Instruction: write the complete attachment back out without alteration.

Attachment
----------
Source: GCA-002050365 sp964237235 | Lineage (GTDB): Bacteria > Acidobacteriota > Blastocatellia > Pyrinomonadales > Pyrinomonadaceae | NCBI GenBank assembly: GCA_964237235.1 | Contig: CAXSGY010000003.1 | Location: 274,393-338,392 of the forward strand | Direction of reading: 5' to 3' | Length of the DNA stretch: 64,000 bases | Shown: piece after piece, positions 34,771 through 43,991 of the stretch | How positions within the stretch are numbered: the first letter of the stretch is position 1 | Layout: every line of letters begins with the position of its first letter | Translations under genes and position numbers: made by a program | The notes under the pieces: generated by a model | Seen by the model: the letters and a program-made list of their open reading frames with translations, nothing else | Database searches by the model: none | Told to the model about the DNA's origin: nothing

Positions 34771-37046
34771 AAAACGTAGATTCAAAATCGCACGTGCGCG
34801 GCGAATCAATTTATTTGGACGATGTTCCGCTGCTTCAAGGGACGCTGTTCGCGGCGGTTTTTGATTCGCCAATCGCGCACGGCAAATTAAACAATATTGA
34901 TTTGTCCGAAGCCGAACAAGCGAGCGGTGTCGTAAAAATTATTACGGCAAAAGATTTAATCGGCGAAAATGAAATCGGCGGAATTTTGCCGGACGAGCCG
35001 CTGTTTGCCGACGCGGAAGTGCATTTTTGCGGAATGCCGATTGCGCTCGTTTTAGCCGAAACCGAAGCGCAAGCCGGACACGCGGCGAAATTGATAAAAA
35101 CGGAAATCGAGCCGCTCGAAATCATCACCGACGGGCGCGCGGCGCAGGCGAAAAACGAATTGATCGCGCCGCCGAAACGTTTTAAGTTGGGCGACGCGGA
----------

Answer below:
Source: GCA-002050365 sp964237235 | Lineage (GTDB): Bacteria > Acidobacteriota > Blastocatellia > Pyrinomonadales > Pyrinomonadaceae | NCBI GenBank assembly: GCA_964237235.1 | Contig: CAXSGY010000003.1 | Location: 274,393-338,392 of the forward strand | Direction of reading: 5' to 3' | Length of the DNA stretch: 64,000 bases | Shown: piece after piece, positions 34,771 through 43,991 of the stretch | How positions within the stretch are numbered: the first letter of the stretch is position 1 | Layout: every line of letters begins with the position of its first letter | Translations under genes and position numbers: made by a program | The notes under the pieces: generated by a model | Seen by the model: the letters and a program-made list of their open reading frames with translations, nothing else | Database searches by the model: none | Told to the model about the DNA's origin: nothing

Positions 34771-37046
34771 AAAACGTAGATTCAAAATCGCACGTGCGCG
34801 GCGAATCAATTTATTTGGACGATGTTCCGCTGCTTCAAGGGACGCTGTTCGCGGCGGTTTTTGATTCGCCAATCGCGCACGGCAAATTAAACAATATTGA
34901 TTTGTCCGAAGCCGAACAAGCGAGCGGTGTCGTAAAAATTATTACGGCAAAAGATTTAATCGGCGAAAATGAAATCGGCGGAATTTTGCCGGACGAGCCG
35001 CTGTTTGCCGACGCGGAAGTGCATTTTTGCGGAATGCCGATTGCGCTCGTTTTAGCCGAAACCGAAGCGCAAGCCGGACACGCGGCGAAATTGATAAAAA
35101 CGGAAATCGAGCCGCTCGAAATCATCACCGACGGGCGCGCGGCGCAGGCGAAAAACGAATTGATCGCGCCGCCGAAACGTTTTAAGTTGGGCGACGCGGA